Alfarroba,worth its weight in gold
Its late August.Doesn´t time fly when you are enjoying yourself?- the Alfarroba (carob) season is here again. It is unfortunate that it is so hot for the time of this particular harvest,because it is about now, the end of August, when they ripen and fall off the trees easily.The ground beneath the trees has to be cleared of dry grass, thorns and nettles, otherwise collecting them can be an great ordeal. These trees are one of the easiest to harvest. That does not mean that it is not hard work. Firstly they have to be knocked out of the trees with a large stick or ‘Vara’. That can involve a lot of neck strain. Then they are picked up from the floor and collected into sacks of about15 to 30 kilos and that involves back strain.So all in all its not surprising you see so many lean to or hunch backed farmers in and around the Portuguese countryside.The carob tree or St. John´s bread tree, is typical of the Algarve. In Portuguese the tree is called Alfarrobeira and the fruit of this tree is called Alfarroba (al-harruba in Arabic).Since the seeds of the carob tree all weigh the same, they were used to weigh diamonds, silver and gold in the Middle East. The modern usage of the word "carat" refers to the official name of the carob tree: Ceratonia Siliqua. The system was eventually standardized, and one carat was fixed at 0.2 grams.In late Roman and early Byzantine times, the pure gold coin known as the solidus weighed 24 carat seeds (about 4.5 grams). As a result, the carat also became a measure of purity for gold. Thus 24-carat gold means 100% pure, 12-carat gold means the alloy contains 50% gold, etc.
One word of warning: When they ripen and fall to the ground some dogs and horses love to chew them. However, they have a very high protein content,(too much in a horses diet can cause it to bloat and it can be fatal). It can cause convulsions and be fatal to dogs too. In no circumstance ever let any dog get a taste for those tasty, crunchy black beans. The protein is too much for their system to cope with.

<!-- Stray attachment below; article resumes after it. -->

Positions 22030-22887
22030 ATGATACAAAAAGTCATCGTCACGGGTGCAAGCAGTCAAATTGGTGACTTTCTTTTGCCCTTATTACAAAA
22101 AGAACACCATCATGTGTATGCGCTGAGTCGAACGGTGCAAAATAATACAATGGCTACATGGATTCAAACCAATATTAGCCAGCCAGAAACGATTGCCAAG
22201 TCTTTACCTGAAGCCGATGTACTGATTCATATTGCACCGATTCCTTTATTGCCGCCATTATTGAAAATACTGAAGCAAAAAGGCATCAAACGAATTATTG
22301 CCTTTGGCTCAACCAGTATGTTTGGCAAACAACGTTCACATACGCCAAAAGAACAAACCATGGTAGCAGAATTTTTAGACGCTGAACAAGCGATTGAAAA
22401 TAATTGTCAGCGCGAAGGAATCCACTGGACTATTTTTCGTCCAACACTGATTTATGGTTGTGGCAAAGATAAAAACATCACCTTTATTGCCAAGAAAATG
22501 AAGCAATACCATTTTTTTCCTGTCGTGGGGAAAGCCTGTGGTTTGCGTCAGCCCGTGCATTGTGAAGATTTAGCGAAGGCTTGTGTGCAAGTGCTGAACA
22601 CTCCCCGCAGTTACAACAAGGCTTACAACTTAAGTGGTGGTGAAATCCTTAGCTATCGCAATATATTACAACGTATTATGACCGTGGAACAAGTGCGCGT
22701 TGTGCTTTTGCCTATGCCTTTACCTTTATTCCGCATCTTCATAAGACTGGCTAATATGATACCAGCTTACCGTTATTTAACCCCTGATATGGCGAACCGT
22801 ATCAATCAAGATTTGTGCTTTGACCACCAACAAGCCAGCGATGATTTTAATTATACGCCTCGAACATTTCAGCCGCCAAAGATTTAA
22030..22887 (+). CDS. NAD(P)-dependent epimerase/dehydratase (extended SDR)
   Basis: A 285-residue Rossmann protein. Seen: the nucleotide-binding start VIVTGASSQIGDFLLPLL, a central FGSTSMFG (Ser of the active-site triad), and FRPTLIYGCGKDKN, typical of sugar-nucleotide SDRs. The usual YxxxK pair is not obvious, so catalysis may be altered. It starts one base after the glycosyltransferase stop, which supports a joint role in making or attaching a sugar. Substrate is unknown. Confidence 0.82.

Bolo de Alfarroba, Algarvian Carob cake
Carob cake, besides being part of the traditional Algarve cuisine, is a great alternative to chocolate cake for those who are allergic to chocolate. The flavour and appearance are almost identical too.In the Algarve carob powder is used in baking as an alternative to chocolate and is also known by the name cacao do Algarve. Carob is also free from the stimulants caffeine and theobromine found in chocolate. It is naturally sweet, so carob products will contain less sugar.
1 ch.(1 cup) olive oil 1/2 ch. 1/2 cup. leite, milk 4 ovos 4 eggs 1 ch. 1 cup. açúcar amarelo, brown sugar 1 c. (sopa) fermento em pó, ( 1Tablespoon) baking powder 3 c. (sopa) de farinha, (3 Tablespoons) flour 3 c. (sopa) farinha de alfarroba, (3 dessert spoons) carob flour 100 gr. de nozes picadas, chopped walnuts
Mix the oil, milk, egg yolks and sugar.Add the flour, carob, baking powder, nuts and beat well. Finally add up the egg whites. Bake at 200 º C.
Rumour has it that alfarroba is one of the secret ingredients of Coca Cola.
Portugal produces around 40.000 tons of alfarroba per year, most of which is exported. This is a 32 million euro business. Only Morocco produces more, but the Portuguese claim to have the best quality and if the cake is anything to go by it most certainly is.